Miss America slot coming

Sep 3, 2002 2:30 AM

Seeing Miss America introduced as a slot machine is enough to make past winners turn in their crowns.

Reigning queen Katie Harman said the use of Miss America’s likeness on a slot machine is demeaning. She has support from former winners Leanza Cornett and Marian Bergeron.

Others like the idea of combining Atlantic City’s original claim to fame with its current one. A.C. Coin & Slot, which developed the Miss America Slots, will unveil its latest creation Sept. 20 at Harrah’s Atlantic City.

The pageant will receive millions of dollars in revenue from the machines over the next four years. The licensing fee will be used to fund scholarships.

The 25-cent machine, with jackpots of up to $625 for three-coin plays, features a bonus round in which the head, torso and feet line up to form the image of a Miss America winner.

Harman’s reign ends Sept. 21 with the crowning of Miss American 2003. In February, she opposed the idea but was told the machines wouldn’t hit casinos until she stepped down.

In fact, the slot machines will be introduced Sept. 15 at the Global Gaming Conference at the Las Vegas Convention Center.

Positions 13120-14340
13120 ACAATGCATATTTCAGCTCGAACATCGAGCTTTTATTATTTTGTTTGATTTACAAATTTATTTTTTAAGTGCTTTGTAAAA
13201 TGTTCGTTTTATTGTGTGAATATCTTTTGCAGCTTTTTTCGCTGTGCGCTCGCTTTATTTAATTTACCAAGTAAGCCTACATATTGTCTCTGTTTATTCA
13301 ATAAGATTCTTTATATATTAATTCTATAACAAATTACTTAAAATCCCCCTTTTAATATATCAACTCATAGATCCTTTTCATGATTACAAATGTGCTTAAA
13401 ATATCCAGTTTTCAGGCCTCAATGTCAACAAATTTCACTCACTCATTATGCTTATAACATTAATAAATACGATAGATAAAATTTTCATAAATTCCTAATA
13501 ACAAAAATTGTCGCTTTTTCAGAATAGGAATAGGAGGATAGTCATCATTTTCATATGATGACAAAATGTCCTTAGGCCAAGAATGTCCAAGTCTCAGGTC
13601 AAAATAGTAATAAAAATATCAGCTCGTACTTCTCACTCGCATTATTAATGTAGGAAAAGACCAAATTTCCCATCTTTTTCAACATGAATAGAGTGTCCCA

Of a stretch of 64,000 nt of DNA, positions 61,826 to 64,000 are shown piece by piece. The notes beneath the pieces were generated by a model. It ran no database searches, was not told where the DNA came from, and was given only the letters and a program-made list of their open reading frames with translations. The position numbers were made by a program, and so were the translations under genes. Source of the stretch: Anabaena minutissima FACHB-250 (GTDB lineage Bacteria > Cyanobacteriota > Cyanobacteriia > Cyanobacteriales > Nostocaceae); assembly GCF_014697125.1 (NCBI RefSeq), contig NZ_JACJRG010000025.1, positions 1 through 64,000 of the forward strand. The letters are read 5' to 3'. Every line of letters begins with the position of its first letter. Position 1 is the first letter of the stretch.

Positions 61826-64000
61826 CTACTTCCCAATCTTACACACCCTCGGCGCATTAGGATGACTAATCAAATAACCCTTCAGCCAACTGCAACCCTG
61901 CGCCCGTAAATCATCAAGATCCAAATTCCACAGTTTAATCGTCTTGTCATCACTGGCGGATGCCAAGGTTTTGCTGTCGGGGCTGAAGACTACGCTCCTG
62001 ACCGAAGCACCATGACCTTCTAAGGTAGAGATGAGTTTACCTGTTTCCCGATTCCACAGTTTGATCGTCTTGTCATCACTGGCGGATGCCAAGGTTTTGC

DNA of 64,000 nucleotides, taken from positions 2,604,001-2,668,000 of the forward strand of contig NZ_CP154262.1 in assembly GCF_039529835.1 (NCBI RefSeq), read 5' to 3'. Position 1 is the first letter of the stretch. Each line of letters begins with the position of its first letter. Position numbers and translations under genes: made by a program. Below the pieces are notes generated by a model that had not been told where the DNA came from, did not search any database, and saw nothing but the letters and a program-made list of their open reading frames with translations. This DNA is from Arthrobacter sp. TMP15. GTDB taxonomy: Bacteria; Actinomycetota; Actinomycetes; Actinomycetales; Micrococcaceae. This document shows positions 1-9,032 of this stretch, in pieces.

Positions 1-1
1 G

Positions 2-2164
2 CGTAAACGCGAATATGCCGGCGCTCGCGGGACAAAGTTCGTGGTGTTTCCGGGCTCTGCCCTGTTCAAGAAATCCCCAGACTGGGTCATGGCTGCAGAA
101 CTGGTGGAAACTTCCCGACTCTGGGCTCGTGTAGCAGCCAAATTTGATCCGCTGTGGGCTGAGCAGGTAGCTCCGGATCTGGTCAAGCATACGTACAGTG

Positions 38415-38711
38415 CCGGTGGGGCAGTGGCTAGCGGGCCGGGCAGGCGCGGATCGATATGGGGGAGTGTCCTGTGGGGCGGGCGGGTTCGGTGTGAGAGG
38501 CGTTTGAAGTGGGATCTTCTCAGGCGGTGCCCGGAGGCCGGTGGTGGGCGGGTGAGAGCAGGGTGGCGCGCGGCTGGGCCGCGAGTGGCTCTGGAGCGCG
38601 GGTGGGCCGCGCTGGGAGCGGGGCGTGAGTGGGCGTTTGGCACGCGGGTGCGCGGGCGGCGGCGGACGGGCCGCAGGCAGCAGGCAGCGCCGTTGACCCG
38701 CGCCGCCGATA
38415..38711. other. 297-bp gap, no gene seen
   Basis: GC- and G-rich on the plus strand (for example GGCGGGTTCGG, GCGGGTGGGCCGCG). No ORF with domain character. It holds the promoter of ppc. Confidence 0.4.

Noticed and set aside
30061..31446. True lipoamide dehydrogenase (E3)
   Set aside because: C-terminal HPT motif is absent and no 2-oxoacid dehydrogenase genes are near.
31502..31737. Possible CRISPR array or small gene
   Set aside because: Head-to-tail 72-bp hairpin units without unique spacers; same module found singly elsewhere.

Nebraska fights for votes

A number of state senators in Nebraska are urging voters to reject a constitutional amendment that would legalize video slot machines.

The statement from the 14 senators against the slots said that the overall tax burden would be increased on Nebraska citizens.

"We are already short on money in Nebraska," the statement stated. "We cannot afford the increased tax load and social cost of video slot gambling."

Idaho court passes

The State Supreme Court is going to leave it up to Idaho voters to decide the future of gambling at Indian reservations.

The measure would legalize the 3,000 electronic gambling machines already in use on the reservations. Talk of the measure is moot, however, says the court until the voters settle the issue.

Rob Smith, an attorney for the Nez Perce Tribe, said the decision was a victory for Idaho voters.

Macau wants discounts

The chairman of the Macau Jockey Club would like to see discount wagers on Hong Kong horse races.

The club has proposed giving bettors a 10 percent higher return on their money if they wager on the Hong Kong races from the former Portuguese island.

The chairman of the Macau club has offered to meet with the bosses of the Hong Kong Jockey Club to smooth out their differences.

ALSO: The chairman of the National Gaming Commission is expected to step down next week, leaving the agency without a quorum to conduct a $12 billion industry.

An Alabama circuit judge has ruled that adult arcade operators cease operating video redemption machines in the state until the legality question is answered...